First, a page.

It was around this time that Emanuel’s half-sister, Chelsea McKnabb, and her best friend, Jill Thomason, started having misgivings. When they met her for the first time at Boo-Yah, the bar and grill Emanuel’s mother owned north of town, Thomason found Emanuel’s girlfriend “distant” and felt that “something was off.” “I think she’s going to give the baby away,” she told McKnabb.
After the encounter, Thomason started researching paternity rights on her own. That’s when she learned about the South Carolina Responsible Father Registry, which, according to the state’s Department of Social Services, “gives a man who has fathered a child with a woman he is not married to the right to be notified when an adoption or a termination of parental rights action occurs.” Without the registry, his girlfriend could put the baby up for adoption without telling Emanuel about it. Registering with the state wouldn’t guarantee him custody of Skylar, but at least he’d be notified and have a say in court.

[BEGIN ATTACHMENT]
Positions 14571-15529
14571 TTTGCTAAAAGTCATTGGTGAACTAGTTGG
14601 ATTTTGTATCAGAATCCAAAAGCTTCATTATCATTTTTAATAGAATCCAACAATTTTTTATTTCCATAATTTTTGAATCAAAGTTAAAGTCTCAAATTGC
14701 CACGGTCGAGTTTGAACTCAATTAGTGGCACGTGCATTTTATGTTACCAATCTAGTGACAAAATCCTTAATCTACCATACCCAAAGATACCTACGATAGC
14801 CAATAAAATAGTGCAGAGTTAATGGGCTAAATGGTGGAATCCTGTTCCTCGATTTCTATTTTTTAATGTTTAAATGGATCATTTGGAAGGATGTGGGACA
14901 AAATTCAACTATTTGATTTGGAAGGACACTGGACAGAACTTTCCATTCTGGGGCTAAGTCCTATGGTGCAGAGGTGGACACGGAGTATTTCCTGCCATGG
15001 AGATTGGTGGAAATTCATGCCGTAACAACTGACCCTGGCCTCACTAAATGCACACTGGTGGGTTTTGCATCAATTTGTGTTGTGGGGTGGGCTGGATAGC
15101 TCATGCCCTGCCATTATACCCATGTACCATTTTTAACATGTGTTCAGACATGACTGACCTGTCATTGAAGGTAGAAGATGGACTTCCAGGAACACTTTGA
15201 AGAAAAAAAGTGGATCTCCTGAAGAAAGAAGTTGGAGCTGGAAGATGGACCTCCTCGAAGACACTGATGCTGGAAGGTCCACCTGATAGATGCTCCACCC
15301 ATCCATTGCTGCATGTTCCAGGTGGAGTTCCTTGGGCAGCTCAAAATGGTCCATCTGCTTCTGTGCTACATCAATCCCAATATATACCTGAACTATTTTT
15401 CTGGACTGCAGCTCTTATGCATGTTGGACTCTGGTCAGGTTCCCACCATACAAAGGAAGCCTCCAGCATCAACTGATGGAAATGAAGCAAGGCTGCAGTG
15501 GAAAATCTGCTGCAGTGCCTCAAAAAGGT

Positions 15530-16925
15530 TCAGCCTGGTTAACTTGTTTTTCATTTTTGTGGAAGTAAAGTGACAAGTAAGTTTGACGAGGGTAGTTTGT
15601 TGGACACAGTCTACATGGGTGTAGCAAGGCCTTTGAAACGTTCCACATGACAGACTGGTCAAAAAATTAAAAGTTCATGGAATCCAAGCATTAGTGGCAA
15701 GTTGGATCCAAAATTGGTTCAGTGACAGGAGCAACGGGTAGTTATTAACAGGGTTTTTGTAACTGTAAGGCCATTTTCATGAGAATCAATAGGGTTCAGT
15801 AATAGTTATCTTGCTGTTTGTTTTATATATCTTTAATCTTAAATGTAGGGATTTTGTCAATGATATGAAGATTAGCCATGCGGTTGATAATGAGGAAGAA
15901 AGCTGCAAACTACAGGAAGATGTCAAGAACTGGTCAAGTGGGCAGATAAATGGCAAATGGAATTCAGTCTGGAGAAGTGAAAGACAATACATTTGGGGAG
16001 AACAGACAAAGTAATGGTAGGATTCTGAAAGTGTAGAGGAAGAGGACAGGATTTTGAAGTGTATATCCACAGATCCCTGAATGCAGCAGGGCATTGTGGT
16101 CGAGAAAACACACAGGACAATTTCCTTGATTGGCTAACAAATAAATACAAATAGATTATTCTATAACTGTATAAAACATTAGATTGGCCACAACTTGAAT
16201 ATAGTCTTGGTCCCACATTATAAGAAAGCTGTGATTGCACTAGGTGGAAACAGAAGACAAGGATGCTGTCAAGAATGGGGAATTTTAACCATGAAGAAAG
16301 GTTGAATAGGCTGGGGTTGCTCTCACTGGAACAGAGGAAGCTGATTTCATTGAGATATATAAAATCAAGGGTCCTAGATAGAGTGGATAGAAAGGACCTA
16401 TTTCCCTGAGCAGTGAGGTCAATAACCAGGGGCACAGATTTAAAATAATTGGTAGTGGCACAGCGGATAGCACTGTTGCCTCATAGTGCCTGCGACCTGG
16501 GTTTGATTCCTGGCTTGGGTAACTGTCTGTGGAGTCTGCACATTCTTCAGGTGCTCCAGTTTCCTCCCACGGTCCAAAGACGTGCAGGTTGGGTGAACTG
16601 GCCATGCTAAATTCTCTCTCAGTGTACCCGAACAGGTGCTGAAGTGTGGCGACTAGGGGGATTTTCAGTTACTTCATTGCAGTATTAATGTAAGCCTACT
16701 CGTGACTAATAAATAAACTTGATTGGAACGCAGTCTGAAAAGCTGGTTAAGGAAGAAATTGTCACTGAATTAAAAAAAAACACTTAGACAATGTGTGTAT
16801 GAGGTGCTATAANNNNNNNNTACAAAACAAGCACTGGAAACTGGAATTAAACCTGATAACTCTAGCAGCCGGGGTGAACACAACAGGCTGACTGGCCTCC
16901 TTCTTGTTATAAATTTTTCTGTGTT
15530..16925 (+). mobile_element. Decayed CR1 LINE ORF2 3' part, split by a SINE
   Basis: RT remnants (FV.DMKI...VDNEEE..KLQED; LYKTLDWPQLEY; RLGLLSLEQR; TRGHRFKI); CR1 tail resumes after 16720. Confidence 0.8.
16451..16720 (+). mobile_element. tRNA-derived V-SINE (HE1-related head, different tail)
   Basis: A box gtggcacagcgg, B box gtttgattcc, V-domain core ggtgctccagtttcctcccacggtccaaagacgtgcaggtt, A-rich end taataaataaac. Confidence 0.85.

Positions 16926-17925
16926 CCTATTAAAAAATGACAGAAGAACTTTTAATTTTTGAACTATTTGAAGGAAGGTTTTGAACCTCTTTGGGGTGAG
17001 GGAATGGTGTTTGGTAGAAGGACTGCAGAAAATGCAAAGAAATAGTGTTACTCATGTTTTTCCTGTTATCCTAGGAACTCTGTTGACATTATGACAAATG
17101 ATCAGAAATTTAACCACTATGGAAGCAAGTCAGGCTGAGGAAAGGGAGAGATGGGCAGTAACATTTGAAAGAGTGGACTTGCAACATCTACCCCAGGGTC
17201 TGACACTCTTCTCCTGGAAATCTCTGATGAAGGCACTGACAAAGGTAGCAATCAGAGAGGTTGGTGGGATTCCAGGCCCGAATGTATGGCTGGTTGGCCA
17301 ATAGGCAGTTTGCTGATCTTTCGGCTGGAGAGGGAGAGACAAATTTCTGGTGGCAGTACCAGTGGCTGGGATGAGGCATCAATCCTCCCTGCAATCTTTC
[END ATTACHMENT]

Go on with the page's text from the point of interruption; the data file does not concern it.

But Emanuel insisted that he didn’t need to register. Even though his girlfriend feared being cut off by her parents, he couldn’t imagine that they would actually make their daughter choose between staying in the family and giving her child up for adoption. The act of registering felt disloyal to him. He didn’t anticipate a battle, and he didn’t want to feel as though he were sharpening his sword.